FreedomPop’s Home Broadband Service Goes LiveKevin Fitchard
FreedomPop launched its home broadband service on Wednesday, taking the freemium model it uses for mobile data to the residential broadband market. FreedomPop is offering 1 GB free of charge to any user who signs up for service and buys its $89 home WiMAX router.
Anyone who does more than check e-mail on her home PC is surely going to use more than a single gigabyte in a 30-day spell, but as with its mobile service, FreedomPop is offering ways for users to earn more free data and selling premium data plans with bigger buckets of data. The bottom line, though, is heavy home broadband users aren’t going to sign up with FreedomPop—these plans aren’t designed for Netflix or file sharing—but the virtual network operator is making a compelling case to casual data users, selling home connectivity for as little as $10 a month.
FreedomPop is offering four tiers of service, all of which tap into Clearwire’s WiMAX network available in 70 cities (as an MVNO, FreedomPop resells Clearwire’s WiMAX capacity today and will soon resell Sprint LTE connections as well). The first tier costs nothing, giving customers 1 GB of monthly data with speeds throttled to less than 1.5 Mbps. Every additional megabyte beyond the 1 gig cap costs a cent, so going way over that cap could be a mighty expensive proposition. For instance, streaming a 2 GB HD movie would cost you an additional $20.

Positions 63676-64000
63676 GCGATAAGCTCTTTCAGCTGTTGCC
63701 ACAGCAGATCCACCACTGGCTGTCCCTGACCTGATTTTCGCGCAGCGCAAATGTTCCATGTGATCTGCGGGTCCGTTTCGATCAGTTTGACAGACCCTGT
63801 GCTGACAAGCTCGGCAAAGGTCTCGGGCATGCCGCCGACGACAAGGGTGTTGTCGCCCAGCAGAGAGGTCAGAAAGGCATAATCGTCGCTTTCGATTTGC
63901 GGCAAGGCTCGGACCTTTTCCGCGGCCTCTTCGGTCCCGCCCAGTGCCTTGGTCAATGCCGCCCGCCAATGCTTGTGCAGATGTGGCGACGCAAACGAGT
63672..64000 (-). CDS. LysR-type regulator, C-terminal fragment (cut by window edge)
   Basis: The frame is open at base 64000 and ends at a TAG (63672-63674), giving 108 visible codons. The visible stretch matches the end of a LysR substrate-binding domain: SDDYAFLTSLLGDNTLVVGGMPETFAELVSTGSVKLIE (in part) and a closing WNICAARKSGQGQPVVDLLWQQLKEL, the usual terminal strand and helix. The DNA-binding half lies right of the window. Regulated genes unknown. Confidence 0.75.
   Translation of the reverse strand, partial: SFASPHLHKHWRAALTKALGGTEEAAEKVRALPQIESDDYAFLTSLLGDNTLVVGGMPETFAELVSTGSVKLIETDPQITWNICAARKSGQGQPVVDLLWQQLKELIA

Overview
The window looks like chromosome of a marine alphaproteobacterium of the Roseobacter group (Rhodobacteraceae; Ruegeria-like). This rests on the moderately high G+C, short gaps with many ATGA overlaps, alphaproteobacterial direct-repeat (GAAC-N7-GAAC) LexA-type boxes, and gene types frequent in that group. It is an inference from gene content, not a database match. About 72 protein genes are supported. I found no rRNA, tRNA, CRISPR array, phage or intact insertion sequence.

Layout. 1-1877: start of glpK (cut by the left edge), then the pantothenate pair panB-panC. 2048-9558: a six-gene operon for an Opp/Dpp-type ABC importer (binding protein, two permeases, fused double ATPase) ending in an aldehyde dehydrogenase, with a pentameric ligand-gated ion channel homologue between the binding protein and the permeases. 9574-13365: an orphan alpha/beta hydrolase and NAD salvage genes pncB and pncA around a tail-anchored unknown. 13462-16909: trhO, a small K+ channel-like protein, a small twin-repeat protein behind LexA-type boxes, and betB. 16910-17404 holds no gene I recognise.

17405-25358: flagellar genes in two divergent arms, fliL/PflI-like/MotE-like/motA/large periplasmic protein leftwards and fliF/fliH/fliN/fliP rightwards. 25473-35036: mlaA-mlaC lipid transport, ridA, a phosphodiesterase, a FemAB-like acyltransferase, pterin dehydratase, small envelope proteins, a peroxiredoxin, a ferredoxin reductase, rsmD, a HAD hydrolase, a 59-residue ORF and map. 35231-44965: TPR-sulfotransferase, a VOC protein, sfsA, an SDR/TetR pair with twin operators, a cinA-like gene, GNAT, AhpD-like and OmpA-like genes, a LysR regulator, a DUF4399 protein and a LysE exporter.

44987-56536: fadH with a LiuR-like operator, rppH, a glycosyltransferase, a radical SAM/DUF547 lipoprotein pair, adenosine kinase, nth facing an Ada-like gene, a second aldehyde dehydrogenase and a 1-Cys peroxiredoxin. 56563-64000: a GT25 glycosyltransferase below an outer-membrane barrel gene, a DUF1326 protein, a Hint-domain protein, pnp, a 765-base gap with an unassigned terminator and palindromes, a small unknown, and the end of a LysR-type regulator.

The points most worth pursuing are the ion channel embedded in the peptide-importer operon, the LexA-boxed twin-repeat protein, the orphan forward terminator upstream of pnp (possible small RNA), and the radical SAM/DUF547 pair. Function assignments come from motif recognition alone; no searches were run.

But FreedomPop is being perfectly up front that this plan is meant for basic Web surfing and e-mail. In any case, the low-speed connection would prevent you from engaging in many bandwidth-sucking activities. As with its mobile service, FreedomPop allows free users to earn more data in 50 MB chunks by engaging the FreedomPop social network, using FreedomPop’s IP services, and participating in promotions. It’s not yet clear whether FreedomPop will allow customers to share their unused data with other home users like it allows mobile users to swap megabytes.
The next tier up is a $10 monthly plan, which increases the cap to 10 GB while keeping speeds limited to 1.5 Mbps. From there, the cap stays at 10 GB, but for $5 or $8 more a month you can boost speeds to 3 Mbps and 8 Mbps, respectively. In the paid tiers, FreedomPop is charging a half-cent for every megabyte overage.
Still, 10 GB isn’t much for a home connection. In July my colleague Stacey Higginbotham took a detailed look at how different households consumed broadband and found that even sparse users of streaming services still consumed well more than 10 GB each month, to say nothing of 1 GB. But once you turn off that multimedia spigot, usage drops considerably. Stacey interviewed one user in Atlanta who averaged 500 MB a month for three straight months when she took a hiatus from streamed video.
You might think of these as your grandparents’ home broadband plans (though in this day and age, grandparents are becoming increasingly sophisticated about Web communications tools), but FreedomPop seems to be positioning itself as a way to bridge the digital divide, offering cheap, and even the possibility of free, service to people who normally couldn’t afford home broadband or just want minimal connectivity. There are still millions of dial-up users in the U.S. It would be interesting to see if FreedomPop can reach them with this service.
Also from GigaOM:
Cleantech and the Internet of Things (subscription required)